But even with these precautions, Sāmoa now has eight suspected cases. The first was a 21-year-old Auckland woman who’d flown to Sāmoa on March 11 to celebrate her 21st. Yesterday, Sāmoa confirmed it was waiting on tests for another seven suspected cases — all with a history of travel or contact with a relative who had travelled to Australia, Fiji, New Zealand, or Spain.

The possibility that Sāmoa may be dealt another terrible blow so soon after the measles epidemic doesn’t bear thinking about.

Up until two weeks ago, it seemed as though the Pacific Islands might be able to protect themselves from coronavirus. But, as I write, there are 34 confirmed cases of Covid-19 in Pacific countries and territories, with another 37 in the US state of Hawai’i.

And just as all of New Zealand’s Covid-19 cases so far are linked to people coming in from overseas, so too are the cases in the Pacific.

How do we ensure that we don’t repeat the mistakes of the past, given how vulnerable the Pacific Islands are? In New Zealand at least, there now seems to be a more heightened awareness of our responsibility towards the Pacific.

Last week, when Jacinda Ardern ushered in the mandatory 14-day self-isolation requirements for all but the Pacific Islands, she talked about New Zealand’s responsibility to look after the Pacific Islands and how seriously her government took that duty of care.

As Cook Islands prime minister Henry Puna noted, the border controls gave the Cook Islands “an additional layer of protection and more time to prepare for ‘not if, but when’ Covid-19 arrives.”

At the time, Immigration NZ was warning travellers to the Pacific that our health officers would be screening everyone before they’d be allowed to depart New Zealand for the Pacific, and that airlines wouldn’t be allowing anyone with Covid-19 symptoms to board.

The new border closures which came into effect at midnight on March 19 have added yet another layer of protection for the Pacific. They restrict entry into New Zealand for everyone but citizens and permanent residents — with some exemptions for the Pacific for humanitarian reasons and key workers in the health sector.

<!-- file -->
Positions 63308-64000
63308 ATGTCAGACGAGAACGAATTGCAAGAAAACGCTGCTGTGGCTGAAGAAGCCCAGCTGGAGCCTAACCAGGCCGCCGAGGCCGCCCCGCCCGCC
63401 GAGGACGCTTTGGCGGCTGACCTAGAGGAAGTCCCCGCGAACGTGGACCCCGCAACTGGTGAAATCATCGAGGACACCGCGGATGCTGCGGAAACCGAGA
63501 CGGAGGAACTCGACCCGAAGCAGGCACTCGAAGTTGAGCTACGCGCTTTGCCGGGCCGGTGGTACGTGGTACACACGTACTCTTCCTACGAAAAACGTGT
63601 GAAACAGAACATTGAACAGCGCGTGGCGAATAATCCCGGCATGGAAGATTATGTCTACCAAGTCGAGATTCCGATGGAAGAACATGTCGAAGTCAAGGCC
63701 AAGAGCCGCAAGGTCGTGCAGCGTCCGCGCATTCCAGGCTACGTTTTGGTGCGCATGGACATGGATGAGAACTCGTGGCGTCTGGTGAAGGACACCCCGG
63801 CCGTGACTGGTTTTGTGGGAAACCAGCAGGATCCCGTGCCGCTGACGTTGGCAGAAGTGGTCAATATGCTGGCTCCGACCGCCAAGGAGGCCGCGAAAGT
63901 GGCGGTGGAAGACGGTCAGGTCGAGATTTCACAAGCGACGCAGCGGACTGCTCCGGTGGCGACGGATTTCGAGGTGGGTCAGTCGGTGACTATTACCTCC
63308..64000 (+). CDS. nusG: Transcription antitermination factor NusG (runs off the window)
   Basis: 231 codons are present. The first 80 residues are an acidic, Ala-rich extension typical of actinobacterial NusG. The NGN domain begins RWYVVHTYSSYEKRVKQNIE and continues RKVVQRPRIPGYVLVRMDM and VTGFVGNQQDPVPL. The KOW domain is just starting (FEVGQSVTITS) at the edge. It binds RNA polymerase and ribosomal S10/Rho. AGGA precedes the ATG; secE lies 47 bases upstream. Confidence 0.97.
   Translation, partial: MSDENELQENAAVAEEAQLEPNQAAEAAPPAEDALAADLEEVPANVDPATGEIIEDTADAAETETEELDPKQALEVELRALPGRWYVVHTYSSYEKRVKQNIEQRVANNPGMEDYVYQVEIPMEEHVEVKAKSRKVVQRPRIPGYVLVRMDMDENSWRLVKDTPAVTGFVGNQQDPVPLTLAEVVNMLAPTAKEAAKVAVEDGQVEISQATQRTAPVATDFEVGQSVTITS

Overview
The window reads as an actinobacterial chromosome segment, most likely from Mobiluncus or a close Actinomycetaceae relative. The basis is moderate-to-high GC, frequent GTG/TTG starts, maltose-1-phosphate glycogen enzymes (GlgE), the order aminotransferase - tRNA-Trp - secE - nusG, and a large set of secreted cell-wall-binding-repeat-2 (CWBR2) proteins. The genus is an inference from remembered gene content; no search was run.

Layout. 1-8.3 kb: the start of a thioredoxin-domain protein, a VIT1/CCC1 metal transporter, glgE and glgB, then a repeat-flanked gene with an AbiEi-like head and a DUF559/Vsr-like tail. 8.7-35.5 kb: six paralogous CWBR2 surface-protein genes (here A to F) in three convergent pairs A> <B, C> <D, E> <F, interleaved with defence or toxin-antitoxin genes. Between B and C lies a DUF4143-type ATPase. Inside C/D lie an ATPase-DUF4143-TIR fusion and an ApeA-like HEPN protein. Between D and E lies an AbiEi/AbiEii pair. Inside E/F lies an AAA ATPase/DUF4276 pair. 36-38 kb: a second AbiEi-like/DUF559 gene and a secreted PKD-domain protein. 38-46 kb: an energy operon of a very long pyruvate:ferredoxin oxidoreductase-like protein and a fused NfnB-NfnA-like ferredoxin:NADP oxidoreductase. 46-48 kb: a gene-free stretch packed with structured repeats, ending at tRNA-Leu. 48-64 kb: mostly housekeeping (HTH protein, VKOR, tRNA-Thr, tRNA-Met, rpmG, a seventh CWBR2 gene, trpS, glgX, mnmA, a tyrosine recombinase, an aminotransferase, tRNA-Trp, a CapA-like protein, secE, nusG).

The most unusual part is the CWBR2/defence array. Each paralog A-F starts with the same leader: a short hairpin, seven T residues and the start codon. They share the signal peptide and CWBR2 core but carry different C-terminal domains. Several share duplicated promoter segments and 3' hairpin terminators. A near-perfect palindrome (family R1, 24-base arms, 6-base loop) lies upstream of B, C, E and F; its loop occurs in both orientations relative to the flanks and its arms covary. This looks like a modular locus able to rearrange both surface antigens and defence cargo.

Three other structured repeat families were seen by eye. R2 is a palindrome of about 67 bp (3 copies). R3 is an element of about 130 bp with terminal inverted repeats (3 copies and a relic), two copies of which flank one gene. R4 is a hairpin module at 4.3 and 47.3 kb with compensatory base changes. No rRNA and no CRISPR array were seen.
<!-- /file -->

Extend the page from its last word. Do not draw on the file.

As Jacinda Ardern has said, closing our borders protects the Pacific Islands, as well as ourselves.

Whether we like it or not, Aotearoa is a disease gateway to the Pacific and this is a great step by New Zealand to help keep our islands safe. Let’s hope we managed to close the gates in time.

For Pacific communities here in Aotearoa, we need to hunker down and keep our immediate communities safe, but we also need to not put our beloved islands in further danger.

The full impact of Covid-19 to the Pacific is incomprehensible right now. Our islands will need us to come back and help contribute to their economies, but right now they need us to stay away.


Covid-19 in the Pacific

There now are 34 confirmed cases of Covid-19 in Pacific countries and territories, with another 37 in the US state of Hawai’i. Guam has 14, French Polynesia 15, New Caledonia 2, Fiji 2, and Papua New Guinea 1.

What are our island nations doing to keep cases to a minimum?

Hawai’i: 37 confirmed cases. Hawai’i’s governor has asked for social gatherings to be limited to 10 people or fewer. Bars, clubs, theatres, and tourist attractions are being told to close. Places of worship are being suspended, and all non-essential state workers are being told to stay home for at least 15 days. Although tourists are being asked to stay away for at least 30 days, they’re still allowed in, but are being screened on arrival.

Guam: 14 confirmed cases. Worst hit of the Pacific countries and territories, with dozens of cases waiting for test results. All public spaces, bars, restaurants, recreation and leisure facilities ordered to close. Restrictions on public gatherings. Churches asked to stop public attendance and limit numbers at funerals. All public schools and government offices closed (same as the Northern Marianas) with an immediate mandatory quarantine for all arrivals.

French Polynesia: 15 cases confirmed. People told to stay home for at least 15 days. Schools are closed, meetings banned, and municipal elections have been called off. Non-residents banned, cruise ship tourism has been suspended, and interisland movement minimised.

New Caledonia: 2 cases. All flights to New Caledonia are suspended although “a minimum link with the mainland (France) will be maintained, in particular for health reasons.” All incoming passengers had been required to self-isolate, with a penalty of 750 euros for those not complying, but the ability to quarantine had reached its limits. All public places are closed and gatherings of more than 20 people are not allowed.